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Monday, May 20, 2024 | Back issues
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MO Planned Parenthood Clinic to Remain Open, for Now

JEFFERSON CITY, Mo. (CN) - A federal judge has temporarily blocked Missouri from revoking the abortion license from a Planned Parenthood clinic in Columbia.

U.S. District Judge Nanette Laughrey granted the temporary restraining order late Monday. It is set to expire on Wednesday at which time another hearing is set.

On Monday, Planned Parenthood of Kansas and Mid-Missouri sued Peter Lyskowski, the acting director of the Missouri Department of Health and Senior Services, seeking to block the department's decision to revoke the Columbia clinic's license at the close of business Nov. 30.

According to the lawsuit, the department's decision stemmed from the clinic's abortion provider losing her privileges with Missouri University Health Care on Dec. 1. State law requires the doctor performing abortions to have privileges at a hospital within a 15-minute drive of the abortion clinic.

The clinic's doctor is Colleen McNicholas, according to the Kansas City Star, who serves on the faculty at Washington University and has privileges at Barnes-Jewish Hospital in St. Louis.

"That loss of privileges [at Missouri University] relates in no way to the quality of care provided by the physician or Planned Parenthood of Kansas and Mid-Missouri," the complaint states. "Rather, it is a direct result of recent political attacks on Planned Parenthood by anti-abortion activists."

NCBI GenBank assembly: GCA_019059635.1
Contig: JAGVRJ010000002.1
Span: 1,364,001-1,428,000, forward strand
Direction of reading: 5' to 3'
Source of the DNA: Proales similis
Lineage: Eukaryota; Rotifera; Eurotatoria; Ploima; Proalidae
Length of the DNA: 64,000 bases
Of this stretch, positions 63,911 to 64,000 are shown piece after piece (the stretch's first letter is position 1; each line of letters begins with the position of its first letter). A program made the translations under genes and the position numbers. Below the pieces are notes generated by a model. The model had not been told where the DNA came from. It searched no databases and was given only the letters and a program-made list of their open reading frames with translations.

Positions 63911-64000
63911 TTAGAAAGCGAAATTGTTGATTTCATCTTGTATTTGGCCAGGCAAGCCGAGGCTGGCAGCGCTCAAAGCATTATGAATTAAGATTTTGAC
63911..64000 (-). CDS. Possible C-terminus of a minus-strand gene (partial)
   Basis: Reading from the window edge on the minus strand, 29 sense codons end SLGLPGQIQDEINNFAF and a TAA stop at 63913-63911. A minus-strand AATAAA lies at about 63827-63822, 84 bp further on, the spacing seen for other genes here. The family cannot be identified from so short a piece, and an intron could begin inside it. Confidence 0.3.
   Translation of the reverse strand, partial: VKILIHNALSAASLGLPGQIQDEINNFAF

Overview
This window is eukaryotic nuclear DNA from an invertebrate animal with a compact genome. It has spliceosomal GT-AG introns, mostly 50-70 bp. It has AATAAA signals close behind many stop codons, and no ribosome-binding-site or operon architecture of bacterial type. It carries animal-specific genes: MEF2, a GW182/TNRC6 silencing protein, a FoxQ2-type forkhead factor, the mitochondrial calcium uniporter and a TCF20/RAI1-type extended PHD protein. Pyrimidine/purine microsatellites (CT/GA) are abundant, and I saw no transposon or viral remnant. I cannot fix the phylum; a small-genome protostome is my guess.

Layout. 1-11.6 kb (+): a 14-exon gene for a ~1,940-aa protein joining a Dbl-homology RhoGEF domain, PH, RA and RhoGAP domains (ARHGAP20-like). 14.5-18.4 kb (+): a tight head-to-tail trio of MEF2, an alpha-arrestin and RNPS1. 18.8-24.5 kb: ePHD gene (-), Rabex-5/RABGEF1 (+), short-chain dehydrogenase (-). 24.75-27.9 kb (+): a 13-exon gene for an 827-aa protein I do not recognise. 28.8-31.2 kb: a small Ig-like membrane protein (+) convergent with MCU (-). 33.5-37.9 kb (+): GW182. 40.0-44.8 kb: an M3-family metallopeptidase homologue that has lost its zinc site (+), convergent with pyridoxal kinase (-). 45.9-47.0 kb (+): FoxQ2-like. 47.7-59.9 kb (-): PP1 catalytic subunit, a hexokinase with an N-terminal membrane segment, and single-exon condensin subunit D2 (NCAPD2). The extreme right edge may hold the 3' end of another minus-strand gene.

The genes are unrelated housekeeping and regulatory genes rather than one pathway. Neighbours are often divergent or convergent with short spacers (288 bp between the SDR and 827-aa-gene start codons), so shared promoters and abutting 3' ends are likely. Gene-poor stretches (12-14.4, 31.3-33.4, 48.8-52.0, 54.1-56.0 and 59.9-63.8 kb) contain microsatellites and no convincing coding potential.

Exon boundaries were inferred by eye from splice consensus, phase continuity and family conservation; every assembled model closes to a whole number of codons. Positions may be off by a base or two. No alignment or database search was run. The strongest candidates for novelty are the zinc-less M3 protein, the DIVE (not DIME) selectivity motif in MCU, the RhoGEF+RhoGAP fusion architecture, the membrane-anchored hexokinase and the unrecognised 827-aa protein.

Planned Parenthood claims that in July a group called Center for Medical Progress released "heavily edited and misleading videos" making false claims about Planned Parenthood's practices, especially in regards to the handling of fetal tissue.

On Sept. 24, as a result of the fallout from the videos, Planned Parenthood says MU Health Care announced it would revoke Planned Parenthood's physician privileges as of Dec. 1.

Planned Parenthood argues in the lawsuit that the state's health department has allowed the clinic to operate without a physician previously.

The most recent time the clinic operated without a physician occurred in 2012, when the then-physician quit due to harassment from protesters. Planned Parenthood claims it went 15 months before the state placed its license in suspension status while it searched for a physician.

Planned Parenthood also claims applying for a new license if the current one is revoked would be expensive and time consuming.

"Planned Parenthood of Kansas and Mid-Missouri most recently applied to have its license reactivated in March of 2015 and it took four months, until July 2015, for the license to be granted," the complaint states. "The process involved significant staff time spent gathering required documentation to submit to Department of Health and Senior Services, including credentialing information for the physician and staff, policy and procedure information, training documents, proof of various facility inspections, proof that the staff had been checked against the Missouri Family Care Safety Registry, and proof of registration with federal and state drug enforcement authorities, among other items. A full-day inspection of the facility by the department also took place as part of the application process."

A spokesman told the Star on Monday that the state health department would not comment on pending litigation.

If abortions at the Columbia clinic are shut down, the only abortion provider in Missouri would be the Planned Parenthood clinic in St. Louis. Abortions are also provided just across state lines at the group's clinic in Overland Park, Kansas.


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